Tuesday, 2 December 2008

Creative Writing and Consultation

Thank you to the 20 people who came to the creative writing and consultation event hosted by Create KX at the School of Life on Wednesday 19th November. I found the workshop really interesting, especially the mix of people, ideas and approaches within that one room.

I wanted to post up some of my notes from the session as a way of reflecting and sharing the thoughts generated over the 2 hours.

Where does it end?

A conversation that really struck me was around the question ‘where does consultation finish?’ Are we stymied by the idea that consultation is something done to a group of people and then finished with? Instead, should we be looking at consultation as an ongoing process, something which is done with rather than done to? I wonder if our project-driven arts funding and our society’s need to ‘finish’ things (ok, that’s a grand statement, but I think there’s some truth in it) makes it problematic to argue for the ongoing. Maybe because we’re not sure how to measure its successes? I’m not sure.

What can writers offer?

We talked about writers working as translators, finding ways of crossing the communication gap between those involved in regeneration. We also talked about them as interpreters.

People were struck with the idea of writers creating more abstract responses which can then be interpreted by other professions (architects, designers etc.)

There seemed to be a feeling that the brief exercise led by Aoife Mannix achieved two main things. Firstly it was accessible, relaxed, enabled people to have their say. Secondly it to some extent worked as a warm up, diffusing mindsets, opening up thoughts, which could then lead to quite remarkable and personal responses to the question ‘what does home mean to you?’ that might not have been accessed if the question had been asked cold. I found this really interesting, that we might use creative processes to open a path to finding more accurate and intimate responses to important questions.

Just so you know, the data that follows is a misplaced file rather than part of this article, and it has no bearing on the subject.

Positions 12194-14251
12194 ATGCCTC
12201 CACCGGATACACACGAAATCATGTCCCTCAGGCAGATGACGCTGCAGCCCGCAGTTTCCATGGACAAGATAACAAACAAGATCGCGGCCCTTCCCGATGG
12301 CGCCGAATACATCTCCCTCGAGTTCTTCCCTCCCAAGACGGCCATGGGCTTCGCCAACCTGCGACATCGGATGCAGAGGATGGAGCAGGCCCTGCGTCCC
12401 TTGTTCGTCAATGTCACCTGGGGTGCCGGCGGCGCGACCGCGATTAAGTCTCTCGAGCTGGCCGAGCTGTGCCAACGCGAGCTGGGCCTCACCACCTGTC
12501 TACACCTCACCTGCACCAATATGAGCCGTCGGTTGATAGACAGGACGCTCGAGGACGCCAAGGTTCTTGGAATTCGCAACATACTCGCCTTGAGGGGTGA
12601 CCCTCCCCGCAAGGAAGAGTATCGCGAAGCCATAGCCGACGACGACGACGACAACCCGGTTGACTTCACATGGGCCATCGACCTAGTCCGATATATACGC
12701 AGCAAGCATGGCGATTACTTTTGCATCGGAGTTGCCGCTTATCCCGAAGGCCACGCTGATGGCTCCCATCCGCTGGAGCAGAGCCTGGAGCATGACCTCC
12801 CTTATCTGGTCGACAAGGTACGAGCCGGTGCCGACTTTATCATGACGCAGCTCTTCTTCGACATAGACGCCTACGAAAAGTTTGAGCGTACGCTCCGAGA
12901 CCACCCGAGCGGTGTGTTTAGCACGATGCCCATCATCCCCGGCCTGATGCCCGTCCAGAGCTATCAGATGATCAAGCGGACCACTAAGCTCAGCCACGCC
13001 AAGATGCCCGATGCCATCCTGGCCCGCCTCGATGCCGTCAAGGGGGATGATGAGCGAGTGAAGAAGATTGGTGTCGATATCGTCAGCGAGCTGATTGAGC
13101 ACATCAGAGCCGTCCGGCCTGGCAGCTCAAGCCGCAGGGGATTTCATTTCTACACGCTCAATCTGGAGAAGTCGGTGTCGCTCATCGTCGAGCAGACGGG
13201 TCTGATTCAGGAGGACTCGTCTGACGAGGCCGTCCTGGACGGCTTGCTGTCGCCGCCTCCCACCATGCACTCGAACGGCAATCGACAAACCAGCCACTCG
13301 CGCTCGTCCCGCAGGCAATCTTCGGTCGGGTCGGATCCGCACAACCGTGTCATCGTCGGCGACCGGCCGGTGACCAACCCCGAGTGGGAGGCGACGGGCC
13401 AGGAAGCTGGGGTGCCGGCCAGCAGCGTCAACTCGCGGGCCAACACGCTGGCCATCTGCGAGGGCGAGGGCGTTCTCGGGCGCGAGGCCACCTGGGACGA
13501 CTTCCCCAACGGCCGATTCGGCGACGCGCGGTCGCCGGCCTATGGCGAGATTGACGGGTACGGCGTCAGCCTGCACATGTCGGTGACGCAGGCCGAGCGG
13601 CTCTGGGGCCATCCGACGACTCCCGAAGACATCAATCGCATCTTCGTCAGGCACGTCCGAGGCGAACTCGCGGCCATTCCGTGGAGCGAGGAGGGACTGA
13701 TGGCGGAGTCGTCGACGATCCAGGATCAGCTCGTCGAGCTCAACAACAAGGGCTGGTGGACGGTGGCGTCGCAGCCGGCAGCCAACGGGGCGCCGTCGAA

Here’s one of the communal pieces of writing we created with Aoife:


Earl Grey, because I’m worth it

The smell of your skin on an autumn evening

Would you like to come for dinner?

Birdsong and Gravel

Home-full and home-less. So blessed and so confused by having two homes separated by sea. Home is love, but loves are split too. Home is somewhere between my father’s and my husband’s arms.

A bit of politics:

Someone raised the interesting issue of how creative writing might take a role in critiquing and challenging the bureaucracy and politics of regeneration. How might that work? And how might that be funded? We circled that question too – how does who’s paying affect what we do? Might we end up doling out propaganda rather than opening up genuine debate?

We touched too on the ethics of what happens afterwards, who takes responsibility for the listening that is needed if consultation is to work.

What’s important?

~ Doing with not doing to

~ Not going into the process with an idea of what the answer should be

What’s needed?

~ Really robust case studies that can be used to convince (maybe reluctant) organisations to engage with this method of working

~ Effective communication - people won't work in this wayif they don't know about it

I’m interested in this idea of case studies, perhaps in trying to get a project off the ground that sets out to consult in this way and explore and document the possibilities. And then the communication of that knowledge and experience comes second, giving people the confidence and skills to find their own ways of engaging with creative writing and consultation.

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